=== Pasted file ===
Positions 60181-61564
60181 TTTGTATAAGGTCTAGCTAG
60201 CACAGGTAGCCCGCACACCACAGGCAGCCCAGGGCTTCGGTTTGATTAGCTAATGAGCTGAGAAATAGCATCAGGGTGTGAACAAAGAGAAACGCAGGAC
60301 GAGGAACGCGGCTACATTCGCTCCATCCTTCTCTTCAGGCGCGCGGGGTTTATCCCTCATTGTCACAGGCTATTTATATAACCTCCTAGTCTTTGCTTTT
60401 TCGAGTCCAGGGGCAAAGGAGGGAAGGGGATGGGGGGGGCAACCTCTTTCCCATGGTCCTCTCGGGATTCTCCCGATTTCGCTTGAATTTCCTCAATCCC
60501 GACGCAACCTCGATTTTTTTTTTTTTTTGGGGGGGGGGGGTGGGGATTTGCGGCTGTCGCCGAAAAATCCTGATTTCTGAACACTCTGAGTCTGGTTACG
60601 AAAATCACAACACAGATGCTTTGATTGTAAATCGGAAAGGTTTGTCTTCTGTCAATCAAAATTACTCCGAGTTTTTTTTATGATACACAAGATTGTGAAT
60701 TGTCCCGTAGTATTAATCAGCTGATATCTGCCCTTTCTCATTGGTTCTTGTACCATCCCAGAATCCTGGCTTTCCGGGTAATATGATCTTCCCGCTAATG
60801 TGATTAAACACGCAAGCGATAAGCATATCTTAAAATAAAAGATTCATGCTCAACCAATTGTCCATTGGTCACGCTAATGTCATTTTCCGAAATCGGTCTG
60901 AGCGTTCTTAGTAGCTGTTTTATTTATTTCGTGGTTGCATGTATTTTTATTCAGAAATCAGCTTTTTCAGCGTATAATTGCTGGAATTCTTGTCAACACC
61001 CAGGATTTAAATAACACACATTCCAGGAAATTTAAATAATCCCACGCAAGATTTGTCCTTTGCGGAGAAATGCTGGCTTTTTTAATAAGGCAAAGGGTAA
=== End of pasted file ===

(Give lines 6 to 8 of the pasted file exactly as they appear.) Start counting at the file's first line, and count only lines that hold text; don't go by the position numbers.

60501 GACGCAACCTCGATTTTTTTTTTTTTTTGGGGGGGGGGGGTGGGGATTTGCGGCTGTCGCCGAAAAATCCTGATTTCTGAACACTCTGAGTCTGGTTACG
60601 AAAATCACAACACAGATGCTTTGATTGTAAATCGGAAAGGTTTGTCTTCTGTCAATCAAAATTACTCCGAGTTTTTTTTATGATACACAAGATTGTGAAT
60701 TGTCCCGTAGTATTAATCAGCTGATATCTGCCCTTTCTCATTGGTTCTTGTACCATCCCAGAATCCTGGCTTTCCGGGTAATATGATCTTCCCGCTAATG